I was in my mid to late 60's when I was doing logistical caregiving. I kept telling my parents I didn't have the energy for this, but that fell on deaf ears [pun intended] . To my parents, I was still their "child" and they thought I had the ability of a 30 years old. NOT.

Yes, lots of resentment, as my folks had 25+ years of a full filled retirement with traveling, etc. and I never got to even start retirement now that I am in my early 70's. Threw out my bucket list. My parents never took care of their own parents, so they had zero idea what they were putting me through :(
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cdn - and there needs to be more resources. I hate seeing what happens to care givers too.

sunny - it can be longer than 4 years from diagnosis. Mother does not have any of the comorbidities you might expect in someone her age, so she is likely to last longer. Not knowing is stressful. I want to sell my house and move south where the winters less severe, but dare not start this process for fear of having to plan a funeral in the middle of it. I am glad you got over your stress. I think it will take me longer than a year.
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I've read that Vascular dementia has a life expectancy of around 4 years, but, it can vary. My LO was diagnosed about 3 years ago. Her condition seems to fluctuate, but, vitals are good. I think the not knowing what to expect is quite stressful.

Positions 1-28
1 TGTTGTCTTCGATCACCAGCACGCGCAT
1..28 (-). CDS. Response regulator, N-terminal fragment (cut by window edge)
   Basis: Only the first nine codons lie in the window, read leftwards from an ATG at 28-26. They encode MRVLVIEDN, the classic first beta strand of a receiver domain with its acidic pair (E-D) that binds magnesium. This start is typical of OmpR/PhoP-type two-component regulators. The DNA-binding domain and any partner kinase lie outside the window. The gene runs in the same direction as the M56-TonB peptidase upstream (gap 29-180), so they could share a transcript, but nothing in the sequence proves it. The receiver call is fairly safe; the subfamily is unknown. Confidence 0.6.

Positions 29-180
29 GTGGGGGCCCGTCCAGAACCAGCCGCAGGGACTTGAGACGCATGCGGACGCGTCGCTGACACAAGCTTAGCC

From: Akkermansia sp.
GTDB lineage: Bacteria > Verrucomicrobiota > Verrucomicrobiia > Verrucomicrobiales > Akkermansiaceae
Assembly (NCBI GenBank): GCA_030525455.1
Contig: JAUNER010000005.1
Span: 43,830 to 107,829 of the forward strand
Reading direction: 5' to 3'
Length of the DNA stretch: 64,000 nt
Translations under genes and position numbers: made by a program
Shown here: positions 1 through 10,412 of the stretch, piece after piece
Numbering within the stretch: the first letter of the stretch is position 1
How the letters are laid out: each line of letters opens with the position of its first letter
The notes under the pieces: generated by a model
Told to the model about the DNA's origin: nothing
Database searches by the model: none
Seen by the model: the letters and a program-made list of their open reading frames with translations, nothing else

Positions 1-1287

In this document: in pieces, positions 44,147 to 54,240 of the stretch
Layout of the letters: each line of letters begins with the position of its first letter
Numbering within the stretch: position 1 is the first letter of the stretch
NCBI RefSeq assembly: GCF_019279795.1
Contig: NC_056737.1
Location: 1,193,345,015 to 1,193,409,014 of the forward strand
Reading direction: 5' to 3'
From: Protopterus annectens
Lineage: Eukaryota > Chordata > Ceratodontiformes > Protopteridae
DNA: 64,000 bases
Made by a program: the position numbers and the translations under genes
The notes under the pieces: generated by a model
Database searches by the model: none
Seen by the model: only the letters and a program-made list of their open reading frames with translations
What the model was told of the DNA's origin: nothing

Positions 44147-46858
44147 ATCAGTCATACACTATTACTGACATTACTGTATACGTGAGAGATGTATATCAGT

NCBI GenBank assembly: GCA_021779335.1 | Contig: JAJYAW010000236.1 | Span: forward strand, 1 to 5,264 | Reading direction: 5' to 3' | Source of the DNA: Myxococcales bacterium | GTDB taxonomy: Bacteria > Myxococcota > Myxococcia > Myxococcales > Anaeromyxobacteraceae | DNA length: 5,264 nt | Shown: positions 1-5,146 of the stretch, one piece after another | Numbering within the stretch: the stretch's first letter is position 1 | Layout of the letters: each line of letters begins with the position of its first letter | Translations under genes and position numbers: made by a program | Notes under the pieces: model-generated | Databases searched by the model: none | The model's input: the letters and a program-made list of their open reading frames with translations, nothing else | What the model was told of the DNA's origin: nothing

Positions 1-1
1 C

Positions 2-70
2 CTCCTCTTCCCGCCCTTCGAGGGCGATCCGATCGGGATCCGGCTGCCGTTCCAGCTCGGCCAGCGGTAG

I know that before my LO went into AL, then MC, my entire body was in a state of panic. I was worried, tense, scared and just confused as to what was happening to her. I ended up with some health issues that took me a year to get over. I didn't know the first thing about dementia. I had to learn fast in order to get her help.

I think that what I see with so many caregivers who have this syndrome is a certain sense of denial. They just think that if they do the right thing, things will get better, work out, bring peace and calm. I suspect our brains convince us to keep having faith that this will happen, but, it may prevent us from facing reality.

I also see a lot of resentment. I'd be concerned to be a caregiver for someone that I really disliked. I find it concerning.
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Thank you Golden for sharing this information. I think its critical for caregivers to access the right resources and supports. I know us women want to be the heroes and super multi taskers but sometimes its just too much. I hate to see so many innocent caregivers succumb to anger, frustration, resentment, burnout and worst of all according to this article death themselves. I hope we can all find a better balance.
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Hi sunny - Mother first started showing signs of vascular dementia after age 100. Now she is medicated and well looked after in an ALF/continuing care facility so my stress has decreased significantly. At her age and with VaD it could be expected that she won't last too many more years, but at my age, each year is precious.
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Thanks for that information. It's quite alarming. I do believe it. The stress, pain and frustration that I see from caregivers on websites is SHOCKING. It's really sad too. I don't think most people know they have this syndrome.

I'm sorry to hear what you are going through. My goodness, your mother is over 100 years old. How long has she had Vascular Dementia? My LO has that too.